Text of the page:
In 2015, the Department of Labor (“DOL”) proposed substantial changes to the minimum salary level requirements, sought input on whether bonuses and incentives should be included in meeting the salary level test and considered changing the duties test to establish overtime eligibility. Taken together, these proposed changes would have had a drastic effect on the obligation of employers to pay overtime. On May 18, 2016, DOL issued its Final Rules and employers have until December 1, 2016 to comply. Overall, the changes strike a middle ground as DOL declined to adopt the more restrictive California 50% duties test. However, doubling the salary level threshold and other changes present significant economic and compliance challenges for employers. Below is a summary of key takeaways and steps employers should consider to address these changes and ensure compliance.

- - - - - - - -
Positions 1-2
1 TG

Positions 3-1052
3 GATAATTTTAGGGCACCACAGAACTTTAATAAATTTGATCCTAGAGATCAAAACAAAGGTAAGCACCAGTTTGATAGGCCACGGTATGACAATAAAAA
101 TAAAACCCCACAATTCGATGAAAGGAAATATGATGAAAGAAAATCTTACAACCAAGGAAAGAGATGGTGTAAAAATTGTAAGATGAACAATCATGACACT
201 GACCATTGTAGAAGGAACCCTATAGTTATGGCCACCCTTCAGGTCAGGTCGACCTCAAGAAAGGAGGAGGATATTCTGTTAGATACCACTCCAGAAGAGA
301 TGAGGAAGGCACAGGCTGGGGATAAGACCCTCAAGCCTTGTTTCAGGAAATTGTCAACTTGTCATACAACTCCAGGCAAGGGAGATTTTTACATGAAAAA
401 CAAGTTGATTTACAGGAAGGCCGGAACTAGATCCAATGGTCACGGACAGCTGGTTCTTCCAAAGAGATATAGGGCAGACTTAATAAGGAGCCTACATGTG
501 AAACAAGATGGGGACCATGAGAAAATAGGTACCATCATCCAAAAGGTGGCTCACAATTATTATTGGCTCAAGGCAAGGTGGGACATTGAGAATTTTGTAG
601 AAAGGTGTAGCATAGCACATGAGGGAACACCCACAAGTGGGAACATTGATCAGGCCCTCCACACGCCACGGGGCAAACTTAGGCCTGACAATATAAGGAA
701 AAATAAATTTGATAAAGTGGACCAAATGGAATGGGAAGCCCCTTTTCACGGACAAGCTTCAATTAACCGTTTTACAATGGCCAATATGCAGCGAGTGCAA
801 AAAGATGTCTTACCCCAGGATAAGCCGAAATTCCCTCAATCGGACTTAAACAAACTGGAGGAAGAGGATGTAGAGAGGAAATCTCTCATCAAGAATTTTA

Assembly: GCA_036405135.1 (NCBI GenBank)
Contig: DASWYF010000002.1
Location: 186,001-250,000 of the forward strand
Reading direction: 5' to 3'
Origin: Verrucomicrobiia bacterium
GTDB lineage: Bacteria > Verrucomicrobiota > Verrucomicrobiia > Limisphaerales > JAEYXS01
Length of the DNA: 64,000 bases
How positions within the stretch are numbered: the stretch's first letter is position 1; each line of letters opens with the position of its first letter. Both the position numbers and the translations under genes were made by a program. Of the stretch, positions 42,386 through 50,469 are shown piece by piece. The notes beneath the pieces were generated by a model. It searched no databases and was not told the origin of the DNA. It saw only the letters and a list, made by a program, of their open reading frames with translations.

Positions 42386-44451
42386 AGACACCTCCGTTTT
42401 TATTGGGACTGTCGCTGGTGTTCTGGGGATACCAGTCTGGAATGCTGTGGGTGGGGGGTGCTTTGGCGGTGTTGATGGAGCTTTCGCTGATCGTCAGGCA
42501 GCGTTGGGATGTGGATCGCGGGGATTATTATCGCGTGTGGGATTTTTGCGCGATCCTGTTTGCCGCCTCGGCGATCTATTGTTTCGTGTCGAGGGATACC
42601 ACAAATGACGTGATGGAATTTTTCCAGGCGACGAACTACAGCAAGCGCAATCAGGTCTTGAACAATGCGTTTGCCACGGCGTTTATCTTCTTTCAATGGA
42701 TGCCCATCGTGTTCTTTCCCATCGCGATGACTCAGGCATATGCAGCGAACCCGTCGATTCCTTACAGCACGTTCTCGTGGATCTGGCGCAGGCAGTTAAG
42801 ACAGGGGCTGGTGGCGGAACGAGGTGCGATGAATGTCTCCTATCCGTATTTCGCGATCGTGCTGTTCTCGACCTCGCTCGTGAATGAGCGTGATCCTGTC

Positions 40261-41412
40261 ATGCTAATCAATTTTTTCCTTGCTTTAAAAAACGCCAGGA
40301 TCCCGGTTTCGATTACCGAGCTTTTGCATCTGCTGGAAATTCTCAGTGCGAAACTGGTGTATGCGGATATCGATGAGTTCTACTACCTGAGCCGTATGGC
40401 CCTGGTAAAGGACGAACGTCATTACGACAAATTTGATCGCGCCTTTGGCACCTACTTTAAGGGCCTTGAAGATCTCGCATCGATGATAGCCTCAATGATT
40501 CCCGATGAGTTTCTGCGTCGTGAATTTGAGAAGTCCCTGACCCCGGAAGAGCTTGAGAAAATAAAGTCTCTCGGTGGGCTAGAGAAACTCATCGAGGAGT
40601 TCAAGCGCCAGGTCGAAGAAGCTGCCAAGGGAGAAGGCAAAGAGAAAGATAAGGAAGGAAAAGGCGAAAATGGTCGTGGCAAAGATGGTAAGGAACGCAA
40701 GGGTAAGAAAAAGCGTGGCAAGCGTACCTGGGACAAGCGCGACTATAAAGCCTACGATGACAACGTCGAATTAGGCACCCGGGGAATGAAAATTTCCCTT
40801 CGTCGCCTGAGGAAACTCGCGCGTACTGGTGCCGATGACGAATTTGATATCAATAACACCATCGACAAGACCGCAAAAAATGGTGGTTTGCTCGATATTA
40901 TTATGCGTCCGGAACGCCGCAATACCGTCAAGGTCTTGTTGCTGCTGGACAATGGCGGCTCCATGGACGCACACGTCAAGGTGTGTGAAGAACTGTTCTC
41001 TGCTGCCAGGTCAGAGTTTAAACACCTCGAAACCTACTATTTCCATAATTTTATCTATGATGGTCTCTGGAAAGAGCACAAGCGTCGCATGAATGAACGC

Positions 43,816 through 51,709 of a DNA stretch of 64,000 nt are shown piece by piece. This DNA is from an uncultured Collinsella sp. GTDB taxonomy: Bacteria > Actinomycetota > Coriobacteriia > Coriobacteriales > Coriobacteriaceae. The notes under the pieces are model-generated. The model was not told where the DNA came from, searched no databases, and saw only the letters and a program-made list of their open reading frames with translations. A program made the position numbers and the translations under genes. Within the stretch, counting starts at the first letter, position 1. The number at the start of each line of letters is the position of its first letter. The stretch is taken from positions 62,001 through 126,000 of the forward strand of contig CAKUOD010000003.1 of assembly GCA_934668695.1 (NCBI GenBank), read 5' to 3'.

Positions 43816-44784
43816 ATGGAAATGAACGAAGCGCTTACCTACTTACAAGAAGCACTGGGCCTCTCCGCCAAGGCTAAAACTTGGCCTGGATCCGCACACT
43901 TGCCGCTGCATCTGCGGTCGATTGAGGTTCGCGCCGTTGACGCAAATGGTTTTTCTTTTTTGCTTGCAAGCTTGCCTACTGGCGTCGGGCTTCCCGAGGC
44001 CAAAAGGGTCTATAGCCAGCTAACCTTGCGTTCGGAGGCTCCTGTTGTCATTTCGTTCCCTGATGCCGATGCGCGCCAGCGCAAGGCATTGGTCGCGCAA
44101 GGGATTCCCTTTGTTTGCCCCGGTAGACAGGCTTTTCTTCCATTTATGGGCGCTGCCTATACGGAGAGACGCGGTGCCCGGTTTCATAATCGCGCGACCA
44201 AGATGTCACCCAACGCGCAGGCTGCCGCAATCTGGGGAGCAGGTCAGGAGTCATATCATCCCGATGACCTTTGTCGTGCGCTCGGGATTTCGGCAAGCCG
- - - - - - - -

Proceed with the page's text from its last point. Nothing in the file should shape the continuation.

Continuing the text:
While the Supreme Court in Tyson Foods, Inc. v. Bouaphakeo dashed employers’ hopes that the Court would broadly preclude statistical evidence and severely limit wage and hour class actions in a fashion similar to its restriction of discrimination class actions in Wal-mart v. Dukes, the Court was also clear that this type of evidence will not be appropriate or probative in all wage and hour claims. In ruling for the class action claimants, the Court affirmed a $2.9 million jury award for overtime claims related to donning and doffing at an Iowa pork processing plant. In so ruling, the Supreme Court refused to adopt the position advanced by Tyson Foods and several of its amici that class actions cannot be resolved by reliance upon representative evidence or statistical samples. It also refused to embrace Tyson Food’s reading of Wal-mart v. Dukes as standing for the proposition that representative sample is an impermissible means of establishing class-wide liability. But the Court also made clear whether statistical evidence could be used for liability depends on the claims asserted and the particular evidence. While the decision is not unsurprising after oral arguments, it seems likely that employers will see an uptick in plaintiffs aggressively relying on “representative” statistical evidence in wage and hour collective and class cases. There are, however, several “lessons learned” based upon the majority’s decision.